A Rudy Metzger film on the surface, a Thomas Mann story underneath, it's about longing and carnality; uses Hitchcock correctly in a sentence; and is home to an absolutely haunted last twenty minutes that capture, ineffably, what Stephen King used to capture in his short stories. It's that feeling of the infernal crossing over into the mundane, but cheerfully--which, of course, makes it that much more horrible. It's about the body as a projection of the heart, until it's not, and the heart is well and truly deceived. Alain Guiraudie is one to watch.
13. A Field in England (d. Ben Wheatley)
A Kool-Aid acid trip of a journey into identity and the existential problems of history and masculinity. Absurd and ambitious in equal measure, frightening, and funny. And in its relationship to Vincent Ward's The Navigator, it posits itself as a kind of historical science-fiction. Ben Wheatley is as diverse as any filmmaker working today and with this film clears the path to his adaptation of J.G. Ballard's High Rise, a sort of vertical Snowpiercer with elements of Shivers. That's a match made in heaven.
12. Stray Dogs (d. Tsai Ming-liang)
Taiwanese grandmaster Tsai Ming-liang's second-best film after Goodbye Dragon Inn. It's a challenge, essentially, to the audience to reconfigure expectations, to do something they've been conditioned to do--in a very particular way--in a completely different way. Once the rhythm takes hold, Tsai starts the movie over again, holding shots well into perversity, and if you hang with it for long enough, you suddenly find yourself truly sutured into the saga of two children, their mother, and their father, living in abject poverty awash in torrents of rain. Symbolic and shambolic in equal measure, it's an experience at the movies that redefines the experience.
11. Darkness by Day (d. Martín De Salvo)
10. Edge of Tomorrow (d. Doug Liman)
9. The Strange Little Cat (Das merkwürdige Kätzchen) (d. Ramon Zürcher)
A brilliant debut that challenges the notion of sign/signifier while paying mad homage to Robert Bresson's cinema deconstructions. Plotless, it follows an absolutely ordinary family through its daily paces, while all around are these hints that the universe is subjective and apt, at any moment, to disintegrate on the strength or weakness of some mysterious cohesion. The picture suggests design, in other words, of the type that Tati would have imagined. Like Tati, the feeling that lingers is one of real delight at the potential of the cosmos to surprise. That it's affirming in its deconstructions makes it a rare bird indeed.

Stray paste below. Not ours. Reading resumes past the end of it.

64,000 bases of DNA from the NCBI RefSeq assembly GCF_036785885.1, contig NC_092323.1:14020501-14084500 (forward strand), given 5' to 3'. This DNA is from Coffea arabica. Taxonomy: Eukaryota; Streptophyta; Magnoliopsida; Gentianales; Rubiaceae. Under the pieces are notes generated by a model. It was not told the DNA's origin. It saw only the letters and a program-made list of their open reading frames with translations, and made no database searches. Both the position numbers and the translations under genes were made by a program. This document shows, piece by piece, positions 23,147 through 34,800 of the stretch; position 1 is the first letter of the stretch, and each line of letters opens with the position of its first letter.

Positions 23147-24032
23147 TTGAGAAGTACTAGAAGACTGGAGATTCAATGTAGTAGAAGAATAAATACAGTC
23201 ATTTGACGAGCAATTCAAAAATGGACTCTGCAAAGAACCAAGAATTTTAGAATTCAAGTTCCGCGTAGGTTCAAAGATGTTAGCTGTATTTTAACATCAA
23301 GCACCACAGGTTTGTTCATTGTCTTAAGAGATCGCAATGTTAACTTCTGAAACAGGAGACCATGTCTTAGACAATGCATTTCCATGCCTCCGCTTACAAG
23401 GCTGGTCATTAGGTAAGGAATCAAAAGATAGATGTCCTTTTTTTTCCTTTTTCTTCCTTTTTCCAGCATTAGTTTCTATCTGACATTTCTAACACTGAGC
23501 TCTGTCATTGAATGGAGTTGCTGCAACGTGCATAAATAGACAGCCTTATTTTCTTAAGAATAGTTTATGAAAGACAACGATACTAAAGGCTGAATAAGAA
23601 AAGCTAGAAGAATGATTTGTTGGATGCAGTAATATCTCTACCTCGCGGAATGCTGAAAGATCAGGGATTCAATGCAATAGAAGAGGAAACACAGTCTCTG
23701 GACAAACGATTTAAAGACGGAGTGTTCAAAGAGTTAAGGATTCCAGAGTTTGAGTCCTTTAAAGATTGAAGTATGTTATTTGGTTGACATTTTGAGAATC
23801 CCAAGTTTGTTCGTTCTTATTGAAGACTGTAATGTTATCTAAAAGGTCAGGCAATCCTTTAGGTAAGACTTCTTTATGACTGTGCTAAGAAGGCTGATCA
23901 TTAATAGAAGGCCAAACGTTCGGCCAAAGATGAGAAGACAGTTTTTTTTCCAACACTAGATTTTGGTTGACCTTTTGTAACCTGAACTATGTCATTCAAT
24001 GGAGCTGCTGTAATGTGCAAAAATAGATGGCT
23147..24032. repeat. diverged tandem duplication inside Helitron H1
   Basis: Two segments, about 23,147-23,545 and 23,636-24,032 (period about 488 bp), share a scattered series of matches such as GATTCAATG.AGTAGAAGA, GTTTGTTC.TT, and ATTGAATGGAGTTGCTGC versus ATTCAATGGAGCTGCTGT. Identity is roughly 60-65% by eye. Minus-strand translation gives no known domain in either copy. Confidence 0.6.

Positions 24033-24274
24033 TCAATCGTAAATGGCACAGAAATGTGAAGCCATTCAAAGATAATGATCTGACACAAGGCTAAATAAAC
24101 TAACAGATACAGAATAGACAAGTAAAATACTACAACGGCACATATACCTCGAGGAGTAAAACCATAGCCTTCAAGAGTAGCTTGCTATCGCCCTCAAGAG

8. John Wick (d. Chad Stahelski)
7. We Are the Best! (Vi är bäst!) (d. Lukas Moodysson)
I've always liked Lukas Moodysson, but this is the first film of his that I've loved. It's so observant about adolescence, about those friends you used to have who you thought would be yours forever, about how everything means everything when you're a kid taking those first steps into a larger world. It's jubilant, celebratory of that pain, but not in any nugatory or exploitative sense. Rather, in the essaying of three young girls forming a punk band to protest gym class, We Are the Best! captures the exact temperature of bittersweetness. It's pure. A fight late in the film is resolved with a forced hug on public transportation; it's like any of any number of late nights spent drinking coffee at Denny's engaged in minuscule dramas we didn't know were just practice for the rest of our lives. Miraculous.
6. Winter Sleep (Kis uykusu) (d. Nuri Bilge Ceylan)
Turkish director Nuri Bilge Ceylon's follow-up to his exceptional Once Upon a Time in Anatolia is an even more accomplished piece about pride and loneliness. It's about Mr. Aydın (Haluk Bilginer)--wealthy, disliked by everyone, and struggling in a quiet, internal way with that. Though it's been oft-described as Bergman-esque, I'd say it's more Chekhov than Strindberg, an intimate--sometimes suffocatingly so--portrait of a character who is the star of everyone's life but his own. Beautifully, meticulously shot, the picture beguiles and, like so many others of 2014, eventually coaxes a theme about the destructive, inescapable burden of masculinity. So good.
5. Force Majeure (Turist) (d. Ruben Östlund)
4. Blue Ruin (d. Jeremy Saulnier)
3. Two Days, One Night (Deux jours, une nuit) (ds. Jean-Pierre Dardenne & Luc Dardenne)
2. Inherent Vice (d. Paul Thomas Anderson)
1. Under the Skin (d. Jonathan Glazer)
10. John Wick (Chad Stahelski)
Number ten with a bullet, or, John Wick-style, two to the face. It figures that one of the best '90s action thrillers would come out in a time of nostalgia. Clean, muscular, and grounded in a true movie-star performance from the ever-stoic Keanu Reeves (surely the human model for gentle robot kung fu master Baymax), this is about as solid as American genre movies got this year.